Physicians, in particular, are tasked with the responsibility of preventing illness and restoring health. This can be a tall order, especially in cases of severe illness or uncooperative patients. Nonetheless, the mindset that comes with the role can predispose doctors to take on more than they can handle.
While the demands placed on medical providers is higher than it’s ever been, technology advances have made it possible for patients to take a more active role in their treatment outcomes. Rather than stuffing your work schedule with follow-up appointments, added paperwork, and phone calls, let wearable medical devices deliver vital patient information to your desktop or mobile. Also, these devices enable patients to track anything from heart rate to brain waves, which gives them a better sense of how their daily choices affect their health. By empowering your patients, you can take some of the workloads off yourself.
3. Employ a Value-Based Care Model in the Place of Fee-for-Service
Fee-for-service payment models focus on the number of services with quality of care concerns taking a backseat. Fee-for-service models encourage heavy workloads while at the same time limiting rewarding aspects of the job, such as compassion and personal connections. A value-based payment model rather rewards quality of care, which opens the door for clinicians to pull back on their work schedules and connect with their patients on a genuine level.
In this respect, a value-based care model allows clinicians to regain their sense of purpose and identity within their work roles. For parents or caregivers deciding the difference between a fee-for-service and value-based practice may well determine whether these potential patients become regulars. Considering the influence patient reviews can have on the bottom line, quality will ultimately become the determining factor regardless of the payment model used.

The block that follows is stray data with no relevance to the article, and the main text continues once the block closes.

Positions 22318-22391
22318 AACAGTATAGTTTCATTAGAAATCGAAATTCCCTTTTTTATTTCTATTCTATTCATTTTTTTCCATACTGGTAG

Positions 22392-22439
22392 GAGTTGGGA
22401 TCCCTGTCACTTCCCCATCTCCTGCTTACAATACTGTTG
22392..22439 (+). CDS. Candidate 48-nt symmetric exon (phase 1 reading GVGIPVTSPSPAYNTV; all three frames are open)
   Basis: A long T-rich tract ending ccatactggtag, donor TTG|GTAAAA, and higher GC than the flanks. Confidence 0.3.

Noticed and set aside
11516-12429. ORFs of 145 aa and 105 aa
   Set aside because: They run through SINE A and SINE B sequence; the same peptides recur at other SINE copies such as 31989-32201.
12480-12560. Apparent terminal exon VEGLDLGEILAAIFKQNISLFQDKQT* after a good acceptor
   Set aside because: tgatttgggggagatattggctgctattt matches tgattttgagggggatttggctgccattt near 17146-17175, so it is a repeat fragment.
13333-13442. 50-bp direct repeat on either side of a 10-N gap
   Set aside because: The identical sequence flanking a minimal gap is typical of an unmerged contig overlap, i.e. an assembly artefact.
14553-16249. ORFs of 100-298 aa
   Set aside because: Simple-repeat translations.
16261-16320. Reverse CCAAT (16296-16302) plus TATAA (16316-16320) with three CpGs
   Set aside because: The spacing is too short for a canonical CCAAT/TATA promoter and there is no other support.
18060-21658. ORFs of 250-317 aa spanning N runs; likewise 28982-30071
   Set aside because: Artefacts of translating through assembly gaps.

It’s not uncommon for clinicians, and especially physicians, to take on tasks that can be delegated or shared with other staff members. Trying to carry out clerical or data entry tasks while in the exam room with the patient requires double the effort while limiting the amount of time and attention patients receive. A team-oriented approach not only helps to reduce individual workloads but encourages a more connected work environment where clinicians share the heavier aspects of a practice’s workload.
5. Manage EHR Documentation Demands
Requirements for EHR (electronic health records) account for a good amount of the stress and overwork experienced in the physician office. Rather than complete these tasks at the end of the workday or, worse yet, at home, clinicians may want to consider incorporating designated times for completing EHR records in the daily schedule. Another approach may entail changing the length of patient visits to accommodate the work time these tasks require.
Burnout tends to create a mindset that clouds a person’s ability to acknowledge growing feelings of emotional or physical exhaustion. Making a determined effort to attend to your own needs on an ongoing basis offers the best defense against clinician burnout. Self-monitoring practices (not unlike the ones clinicians advise their patients to do) can help in identifying when stress levels are too high so you can take appropriate steps to regroup.
Medical providers specialize in helping people take better care of their health and well-being. Ultimately, combating clinician burnout will require you to practice what you preach.
Last modified: August 20, 2018